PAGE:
Garage into Welding Shop


Would there be any building code applicable if I want to section off part of my garage for a small welding business? Or is this something I get business insurance for and they tell me the specs.?
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depending on the jurisdiction this is most likely more a zoning issue than a building code issue
cheers Bob
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DD_BobK wrote:

I'm in the sticks in TN. Here we have codes for septic and for electric. We have NO building codes or zoning, however I did build the garage to pass a real inspection. I could build a 10 story tall factory 1" along the property lines and no one can do anything about it. (except burn it down)
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Tony wrote:

Hi, Fire code?
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Tony Hwang wrote:

Exactly! We have no fire code. Anything I do I would be doing strictly for my insurance company. I guess I answered my own question. I'll talk to my insurance company.
By the way the garage is block. I was thinking of building block walls as the divider in the garage. And up top the trusses are plenty strong for drywall. If I get lucky I may be able to build studded and drywall walls instead of block.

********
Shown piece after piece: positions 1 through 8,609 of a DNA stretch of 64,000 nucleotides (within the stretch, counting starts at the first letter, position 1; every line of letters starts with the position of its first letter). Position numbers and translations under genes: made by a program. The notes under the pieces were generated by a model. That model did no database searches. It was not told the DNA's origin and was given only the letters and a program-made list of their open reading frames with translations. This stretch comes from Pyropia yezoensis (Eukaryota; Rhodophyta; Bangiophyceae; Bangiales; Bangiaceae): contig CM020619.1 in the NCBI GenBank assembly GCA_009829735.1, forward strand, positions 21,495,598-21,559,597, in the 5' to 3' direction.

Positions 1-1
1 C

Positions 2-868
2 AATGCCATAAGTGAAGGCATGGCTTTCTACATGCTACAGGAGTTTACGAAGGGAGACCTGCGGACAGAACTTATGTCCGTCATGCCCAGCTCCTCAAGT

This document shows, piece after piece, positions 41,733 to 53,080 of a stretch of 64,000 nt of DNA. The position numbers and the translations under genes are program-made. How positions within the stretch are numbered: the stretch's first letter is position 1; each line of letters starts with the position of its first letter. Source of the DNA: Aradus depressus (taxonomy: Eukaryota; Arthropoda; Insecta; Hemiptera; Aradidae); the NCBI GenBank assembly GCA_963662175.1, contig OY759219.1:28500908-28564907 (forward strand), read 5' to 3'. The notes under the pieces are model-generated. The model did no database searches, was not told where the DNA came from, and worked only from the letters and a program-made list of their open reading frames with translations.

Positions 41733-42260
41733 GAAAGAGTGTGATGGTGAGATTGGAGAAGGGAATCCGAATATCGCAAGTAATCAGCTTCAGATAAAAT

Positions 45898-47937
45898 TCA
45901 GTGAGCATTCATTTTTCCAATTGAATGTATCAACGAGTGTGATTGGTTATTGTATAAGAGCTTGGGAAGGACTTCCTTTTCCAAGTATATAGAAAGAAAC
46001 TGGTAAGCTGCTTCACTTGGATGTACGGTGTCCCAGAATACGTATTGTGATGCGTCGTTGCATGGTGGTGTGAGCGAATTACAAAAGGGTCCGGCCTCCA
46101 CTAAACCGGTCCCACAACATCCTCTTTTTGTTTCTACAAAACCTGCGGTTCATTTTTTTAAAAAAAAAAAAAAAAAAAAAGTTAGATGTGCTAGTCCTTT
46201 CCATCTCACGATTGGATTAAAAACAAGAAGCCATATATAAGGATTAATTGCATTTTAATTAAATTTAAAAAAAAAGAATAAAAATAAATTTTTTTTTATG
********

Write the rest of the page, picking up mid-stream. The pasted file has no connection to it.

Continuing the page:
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Tony wrote:

You need a business permit from the town, you may need a welding permit from the town, you need business insurance, the building must meet fire code for welding. That may or may not mean a sprinkler system. If you employ anyone, you have to have workman's comp and meet OHSHA requirements.
Before commiting any money to this, talk to the building inspector, the fire mashall, and your insurance agent. Oh, and plans for any changes to the building may have to be drawn up by an architect before they will be approved. If you have zoning laws or land use laws, talk to those people as well.
Is it fun yet?
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Ed Pawlowski wrote:

I ran a home based service business out of my garage for 15 years when I was up in PA, so I know a little about running a business out of a home. I got tired of it and decided to move so I closed the doors after 15 years. No way will I have an employee, too much added paperwork. And as I replied to another post, there is no city/town/township government building inspector, because there is no building code here!!!!!!!!!!!! For real, there is NO building code or inspector. There are only electric and septic codes/inspectors!
The most important people I have to answer to is my business insurance and their inspector. I just thought maybe someone here had possibly done something similar and could tell me if I'm going to have to build a block wall as a divider, or if I can frame and double drywall it.